! DOCTYPE html>
Himalayan Monal / Impeyan Pheasant (Lophophorus impejanus) belongs to Galliformes order and Phasianidae family. It is the national bird of Nepal. The species prefers alpine and sub-alpine areas in steep grassy and open rocky slopes and the adjacent forest during summer and descends to lower altitudes in rhododendron forest during winter, especially in times of heavy snow fall. The species is reported to be polygamous; males can be seen with more than one female. The bird is usually quite shy and flushes at a considerable distance. When flushed, the birds take to wing emitting a loud call sounding like pi-pi-pi. It digs for tubers with powerful bill, often remaining in one spot for half an hour or more. A dozen of cocks can be seen digging under the trees and open lands in the early morning. Terrestrial insects and tubers forms are the chief food. The bird is usually seen digging for tubers and roots, which seem to form their main diet in addition to grass roots and seeds, berries, mosses, insects and grubs. Eggs are laid in rudimentary nests on ground during May-June, generally under boulders and are 4-6 (sometime 2-3) in number. Incubation period is 28 days (but some time 26-29 days). The nest is a simple scrape, often under the shelter of a bush, a rock, or in the hole of some large tree. Himalayan Monal is native to Pakistan, India, Nepal, Bhutan, China and Myanmar. In Nepal it is fairly common widespread resident subject to vertical movements between from 3300-4750m in summer and down to 2500m in winter. This bird is reported from all Himalayan protected areas: Makalu Barun, Sagarmatha, Langtang, Shey Phoksundo, Khaptad and Rara National Parks; Dhorpatan Hunting Reserve; Kanchenjungha, Gaurishankar, Manaslu, Annapurna and Api Nampa Conservation Areas. The main threats to the species arise from hunting and trapping for local consumption especially during winter, when the bird descends to lower altitudes, closer to human habitations. Hunting and trapping by shepherds and poachers during and after monsoon cannot be ignored. It is also killed for its plumes. The world population is unknown but the Nepal population is estimated between 3500 and 5000 individuals. The bird is Least Concern (LC) according to IUCN Global Red list category but the regional IUCN status is Near Threatened (NT) for Nepal. The legal status of this species in Nepal is Protected (Appendix I) under the National Parks and Wildlife Conservation Act 1973 and Appendix I in CITES law.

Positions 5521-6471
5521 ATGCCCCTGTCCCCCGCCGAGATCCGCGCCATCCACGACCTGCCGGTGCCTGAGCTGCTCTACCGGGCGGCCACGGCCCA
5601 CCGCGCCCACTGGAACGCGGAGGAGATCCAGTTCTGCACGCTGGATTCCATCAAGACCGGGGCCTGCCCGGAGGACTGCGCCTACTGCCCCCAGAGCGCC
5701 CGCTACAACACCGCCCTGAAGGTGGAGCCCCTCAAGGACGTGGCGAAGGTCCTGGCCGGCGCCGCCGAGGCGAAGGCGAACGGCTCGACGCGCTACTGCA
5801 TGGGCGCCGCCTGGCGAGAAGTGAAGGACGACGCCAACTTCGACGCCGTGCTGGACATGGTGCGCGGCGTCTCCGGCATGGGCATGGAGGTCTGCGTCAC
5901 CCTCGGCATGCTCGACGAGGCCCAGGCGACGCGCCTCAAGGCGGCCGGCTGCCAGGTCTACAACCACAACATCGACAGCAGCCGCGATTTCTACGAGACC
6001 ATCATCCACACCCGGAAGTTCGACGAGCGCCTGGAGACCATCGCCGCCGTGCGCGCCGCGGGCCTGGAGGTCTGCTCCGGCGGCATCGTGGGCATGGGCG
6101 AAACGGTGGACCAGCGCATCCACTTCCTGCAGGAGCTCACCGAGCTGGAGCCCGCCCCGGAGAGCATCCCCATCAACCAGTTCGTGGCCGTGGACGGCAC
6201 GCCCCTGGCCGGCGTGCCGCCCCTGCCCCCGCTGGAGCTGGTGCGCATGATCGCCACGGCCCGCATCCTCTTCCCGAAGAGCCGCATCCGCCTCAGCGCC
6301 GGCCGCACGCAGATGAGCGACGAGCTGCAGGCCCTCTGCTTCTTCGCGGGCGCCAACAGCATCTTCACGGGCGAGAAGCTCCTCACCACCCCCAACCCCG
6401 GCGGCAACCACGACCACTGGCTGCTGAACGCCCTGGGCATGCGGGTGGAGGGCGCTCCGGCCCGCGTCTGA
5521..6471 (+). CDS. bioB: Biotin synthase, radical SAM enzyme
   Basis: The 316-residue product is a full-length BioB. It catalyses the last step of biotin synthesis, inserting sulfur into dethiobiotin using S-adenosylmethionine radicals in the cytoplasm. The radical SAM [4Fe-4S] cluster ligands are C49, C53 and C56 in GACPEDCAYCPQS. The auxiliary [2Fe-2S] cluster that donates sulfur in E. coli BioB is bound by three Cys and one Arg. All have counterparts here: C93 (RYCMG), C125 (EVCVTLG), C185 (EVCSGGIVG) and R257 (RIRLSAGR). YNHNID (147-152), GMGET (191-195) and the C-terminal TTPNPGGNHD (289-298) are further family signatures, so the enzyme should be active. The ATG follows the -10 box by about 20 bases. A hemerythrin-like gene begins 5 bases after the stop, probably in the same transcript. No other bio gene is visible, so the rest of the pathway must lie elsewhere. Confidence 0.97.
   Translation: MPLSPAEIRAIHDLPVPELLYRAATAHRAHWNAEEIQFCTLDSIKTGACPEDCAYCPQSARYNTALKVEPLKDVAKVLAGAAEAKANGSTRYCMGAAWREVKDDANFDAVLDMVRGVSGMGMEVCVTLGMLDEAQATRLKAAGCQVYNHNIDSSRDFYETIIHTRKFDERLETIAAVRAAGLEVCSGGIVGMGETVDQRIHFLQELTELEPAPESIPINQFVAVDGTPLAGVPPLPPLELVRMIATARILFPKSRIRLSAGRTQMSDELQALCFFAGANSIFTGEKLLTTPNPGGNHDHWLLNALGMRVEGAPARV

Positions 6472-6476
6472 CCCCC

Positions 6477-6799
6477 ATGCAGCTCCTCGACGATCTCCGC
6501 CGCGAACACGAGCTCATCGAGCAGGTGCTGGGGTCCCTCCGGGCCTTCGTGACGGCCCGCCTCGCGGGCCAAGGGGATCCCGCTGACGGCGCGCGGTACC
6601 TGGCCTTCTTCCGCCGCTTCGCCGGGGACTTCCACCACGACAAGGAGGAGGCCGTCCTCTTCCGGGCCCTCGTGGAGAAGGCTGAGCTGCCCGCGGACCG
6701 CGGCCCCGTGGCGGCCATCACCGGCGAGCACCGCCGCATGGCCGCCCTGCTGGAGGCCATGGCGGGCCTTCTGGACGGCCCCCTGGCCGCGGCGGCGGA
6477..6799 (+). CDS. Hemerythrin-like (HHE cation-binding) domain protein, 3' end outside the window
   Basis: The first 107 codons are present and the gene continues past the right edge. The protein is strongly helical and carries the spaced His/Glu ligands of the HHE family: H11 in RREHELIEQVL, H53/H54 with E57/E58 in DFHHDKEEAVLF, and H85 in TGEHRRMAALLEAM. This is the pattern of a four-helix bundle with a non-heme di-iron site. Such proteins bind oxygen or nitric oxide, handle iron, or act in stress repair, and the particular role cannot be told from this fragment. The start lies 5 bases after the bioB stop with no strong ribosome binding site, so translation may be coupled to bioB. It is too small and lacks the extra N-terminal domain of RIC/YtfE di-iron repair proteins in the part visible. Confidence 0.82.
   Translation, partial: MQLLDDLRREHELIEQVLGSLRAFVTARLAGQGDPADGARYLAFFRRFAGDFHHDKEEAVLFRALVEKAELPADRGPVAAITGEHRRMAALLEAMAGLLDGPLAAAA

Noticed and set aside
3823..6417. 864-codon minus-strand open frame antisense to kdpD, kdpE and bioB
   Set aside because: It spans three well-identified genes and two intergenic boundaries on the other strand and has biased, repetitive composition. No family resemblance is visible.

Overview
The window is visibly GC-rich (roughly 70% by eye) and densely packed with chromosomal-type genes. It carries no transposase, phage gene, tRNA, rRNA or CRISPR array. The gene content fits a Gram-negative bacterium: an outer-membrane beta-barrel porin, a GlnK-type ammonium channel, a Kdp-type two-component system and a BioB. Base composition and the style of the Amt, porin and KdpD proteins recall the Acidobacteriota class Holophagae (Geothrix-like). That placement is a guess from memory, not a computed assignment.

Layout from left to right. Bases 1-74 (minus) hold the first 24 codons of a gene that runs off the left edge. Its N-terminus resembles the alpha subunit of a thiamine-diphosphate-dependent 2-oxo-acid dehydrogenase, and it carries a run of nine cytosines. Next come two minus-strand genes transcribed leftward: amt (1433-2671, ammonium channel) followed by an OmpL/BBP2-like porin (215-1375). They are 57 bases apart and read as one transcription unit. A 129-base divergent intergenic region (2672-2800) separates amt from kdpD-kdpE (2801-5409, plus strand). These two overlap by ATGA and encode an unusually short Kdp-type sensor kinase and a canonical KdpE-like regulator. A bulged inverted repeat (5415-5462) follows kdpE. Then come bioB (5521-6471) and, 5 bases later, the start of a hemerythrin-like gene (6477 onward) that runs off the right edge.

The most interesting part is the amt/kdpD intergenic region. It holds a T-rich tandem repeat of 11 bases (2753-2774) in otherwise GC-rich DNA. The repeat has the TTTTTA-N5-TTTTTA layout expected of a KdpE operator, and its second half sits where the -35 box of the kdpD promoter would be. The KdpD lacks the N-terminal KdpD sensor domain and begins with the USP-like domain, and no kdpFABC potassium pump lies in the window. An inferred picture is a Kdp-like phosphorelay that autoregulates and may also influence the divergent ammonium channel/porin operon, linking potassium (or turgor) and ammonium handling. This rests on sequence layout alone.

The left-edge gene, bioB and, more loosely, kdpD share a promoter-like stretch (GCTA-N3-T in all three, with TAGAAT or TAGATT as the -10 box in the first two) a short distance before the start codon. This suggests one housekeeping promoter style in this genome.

For more Information:- Inskipp et al. 2016.